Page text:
This is part three of five on alleged “25 rules of investing” that Jim Cramer has listed on his site, TheStreet.com, plus my own commentary. The first five were basically cute little catch phrases on some common-sense rules. Rules six through ten were a little more insightful, speaking to more subtle ideas such as not buying a crappy stock because you think it’ll be acquired (because it probably won’t). Well, let’s take a look at the next five…
Rule 11 – Don’t Own Too Many Names 
Straight-forward advice every mutual fund manager should follow, don’t put money in a lot of positions. One of the reasons why so many mutual funds perform worse than index funds is because they trade so much and their earnings are eaten away by charges (that and they can’t predict the future). No matter how good you think you are, you don’t need to own a whole bunch of positions, show some discipline and only go after a few.
Rule 12 – Cash is for Winners 
Don’t be afraid to pull out of stock and just leaving it in cash. Jim Cramer cites the reason for this aversion started when Fidelity Magellan underperformed (ten years ago) because it held too much cash and the manager was canned. Apparently, picking bad stocks can’t get you fired but not picking at all sure can. Another nugget in here that you might not pick up on is a corollary to this rule which is: Don’t be afraid of not getting enough exposure (ie. money in the market). As Warren Buffett once said, you only need a few good decisions in your investing lifetime to become very rich. You can afford to let some of them pass you by.
Rule 13 – No Woulda, Shoulda, Couldas 
This is pretty good advice and extends to a lot of things in life. Yeah you could’ve bought in earlier, you should’ve sold it earlier, you would’ve bought it if you had the time… ahhh that stuff doesn’t matter. As I mentioned in my commentary on Rule 12, you can let a few pass you buy and still become very rich. Jim talks more about psychology but in the end, it doesn’t matter if it passed you by, there will be many more to come.
Rule 14 – Expect Corrections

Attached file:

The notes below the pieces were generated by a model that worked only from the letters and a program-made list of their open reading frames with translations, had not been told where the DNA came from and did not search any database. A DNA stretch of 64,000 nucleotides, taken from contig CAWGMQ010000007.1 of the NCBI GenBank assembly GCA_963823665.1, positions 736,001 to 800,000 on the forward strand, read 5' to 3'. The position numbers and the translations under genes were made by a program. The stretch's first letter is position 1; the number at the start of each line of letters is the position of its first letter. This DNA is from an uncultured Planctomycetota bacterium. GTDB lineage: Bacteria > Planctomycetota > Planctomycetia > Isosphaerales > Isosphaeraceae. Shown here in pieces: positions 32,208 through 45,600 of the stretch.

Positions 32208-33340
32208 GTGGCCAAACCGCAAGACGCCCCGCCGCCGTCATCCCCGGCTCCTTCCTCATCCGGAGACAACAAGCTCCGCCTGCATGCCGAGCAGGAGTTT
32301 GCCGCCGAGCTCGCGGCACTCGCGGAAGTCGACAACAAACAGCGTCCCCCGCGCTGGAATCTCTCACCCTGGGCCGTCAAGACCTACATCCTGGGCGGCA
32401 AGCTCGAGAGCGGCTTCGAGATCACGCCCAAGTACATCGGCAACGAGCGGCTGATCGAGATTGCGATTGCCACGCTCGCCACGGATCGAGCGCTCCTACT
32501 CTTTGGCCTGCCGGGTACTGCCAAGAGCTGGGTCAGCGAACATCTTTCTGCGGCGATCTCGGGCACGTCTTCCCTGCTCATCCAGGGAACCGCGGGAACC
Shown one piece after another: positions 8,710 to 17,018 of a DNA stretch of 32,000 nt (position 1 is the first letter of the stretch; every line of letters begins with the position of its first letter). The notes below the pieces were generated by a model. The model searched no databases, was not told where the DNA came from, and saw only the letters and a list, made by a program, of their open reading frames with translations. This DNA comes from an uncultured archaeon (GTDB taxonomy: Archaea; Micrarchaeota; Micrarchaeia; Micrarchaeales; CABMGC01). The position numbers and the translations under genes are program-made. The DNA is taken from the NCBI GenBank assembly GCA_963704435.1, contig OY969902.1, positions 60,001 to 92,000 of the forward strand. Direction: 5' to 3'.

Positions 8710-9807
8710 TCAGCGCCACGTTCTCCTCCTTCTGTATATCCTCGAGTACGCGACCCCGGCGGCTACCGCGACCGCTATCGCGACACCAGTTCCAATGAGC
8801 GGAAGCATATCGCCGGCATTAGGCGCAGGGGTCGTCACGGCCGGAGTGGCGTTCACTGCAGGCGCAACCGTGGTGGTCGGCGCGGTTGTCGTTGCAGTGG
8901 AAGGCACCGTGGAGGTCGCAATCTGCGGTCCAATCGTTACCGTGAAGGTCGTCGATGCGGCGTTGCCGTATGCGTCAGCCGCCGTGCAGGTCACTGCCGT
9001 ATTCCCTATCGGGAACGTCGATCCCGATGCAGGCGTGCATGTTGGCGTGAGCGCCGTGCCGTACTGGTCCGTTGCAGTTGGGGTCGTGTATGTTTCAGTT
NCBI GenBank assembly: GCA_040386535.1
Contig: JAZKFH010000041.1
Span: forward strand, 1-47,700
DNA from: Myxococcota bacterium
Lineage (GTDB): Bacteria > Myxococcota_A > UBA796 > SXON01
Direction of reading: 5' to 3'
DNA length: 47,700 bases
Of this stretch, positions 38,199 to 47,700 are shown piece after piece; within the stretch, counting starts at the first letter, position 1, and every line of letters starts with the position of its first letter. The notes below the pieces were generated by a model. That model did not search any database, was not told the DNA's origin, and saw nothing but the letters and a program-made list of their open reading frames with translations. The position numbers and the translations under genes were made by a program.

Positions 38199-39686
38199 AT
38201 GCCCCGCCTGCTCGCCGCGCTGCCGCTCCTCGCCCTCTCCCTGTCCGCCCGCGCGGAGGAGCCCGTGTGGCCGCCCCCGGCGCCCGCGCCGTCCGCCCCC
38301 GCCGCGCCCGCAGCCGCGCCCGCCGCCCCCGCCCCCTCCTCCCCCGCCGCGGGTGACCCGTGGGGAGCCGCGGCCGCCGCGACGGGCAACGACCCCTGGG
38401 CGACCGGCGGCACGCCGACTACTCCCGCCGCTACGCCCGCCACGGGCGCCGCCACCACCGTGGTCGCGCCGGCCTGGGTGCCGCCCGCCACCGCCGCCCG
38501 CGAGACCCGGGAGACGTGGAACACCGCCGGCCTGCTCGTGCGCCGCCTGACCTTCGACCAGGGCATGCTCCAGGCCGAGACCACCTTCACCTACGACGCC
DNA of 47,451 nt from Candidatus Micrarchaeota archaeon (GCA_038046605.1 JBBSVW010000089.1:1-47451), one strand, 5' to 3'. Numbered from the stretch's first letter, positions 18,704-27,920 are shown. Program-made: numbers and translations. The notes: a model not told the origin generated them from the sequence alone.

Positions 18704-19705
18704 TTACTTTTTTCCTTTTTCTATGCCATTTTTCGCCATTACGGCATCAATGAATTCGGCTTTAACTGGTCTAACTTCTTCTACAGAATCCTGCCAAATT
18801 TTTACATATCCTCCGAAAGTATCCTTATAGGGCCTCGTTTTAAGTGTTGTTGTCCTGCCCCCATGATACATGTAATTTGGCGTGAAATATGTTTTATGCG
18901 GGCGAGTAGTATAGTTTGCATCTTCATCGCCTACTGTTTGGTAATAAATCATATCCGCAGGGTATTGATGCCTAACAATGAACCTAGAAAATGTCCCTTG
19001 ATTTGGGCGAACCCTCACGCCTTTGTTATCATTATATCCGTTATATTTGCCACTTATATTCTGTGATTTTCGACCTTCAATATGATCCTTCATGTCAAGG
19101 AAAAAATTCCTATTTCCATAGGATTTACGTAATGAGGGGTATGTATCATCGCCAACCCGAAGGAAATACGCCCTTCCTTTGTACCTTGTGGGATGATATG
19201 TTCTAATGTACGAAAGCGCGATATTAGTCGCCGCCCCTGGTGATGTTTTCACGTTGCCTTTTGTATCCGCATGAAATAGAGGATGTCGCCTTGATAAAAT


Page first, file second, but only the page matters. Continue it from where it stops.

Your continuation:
What goes up, must come down, don’t be afraid of it but do be prepared for it. Sometimes when you take money off the table, you look like a genius because the security corrects. Sometimes it keeps going and you feel like a dope. On a personal note, I just did that recently with my holdings in AirTran. It peaked, fell, I didn’t rebuy in, it rose again. But it happens… sometimes it falls and I miss taking the money too. I think this is a smart rule and something everyone should consider. Don’t be greedy! (Recently it fell so I bought back in)
Rule 15 – Don’t Forget About Bonds 
This rule isn’t that you should buy bonds or add them to your portfolio; it means you should understand what bonds mean. He makes a great analogy using basketball (or any sport really) – if “stocks” is the guy with the ball, bonds are guys without it. They might drive the action, or they might react to the action, but ultimately you have to understand how they work in order to succeed. I think this is solid advice I never really thought of before.
Looks like 11 through 15 start hitting more non-obvious rules/ideas for the more seasoned investor. The first ten, honestly, sucked. They were the cupcake rules that most people know. I personally like 15 the most because it gives a very good reason for someone like me (inexperienced in stock market investing, even less experienced with bonds) to read up about bonds. I know that when interest rates fall, bond rates go up… but that’s about it. Only ten more rules left… I hope they’re following the trend of increasing novelty.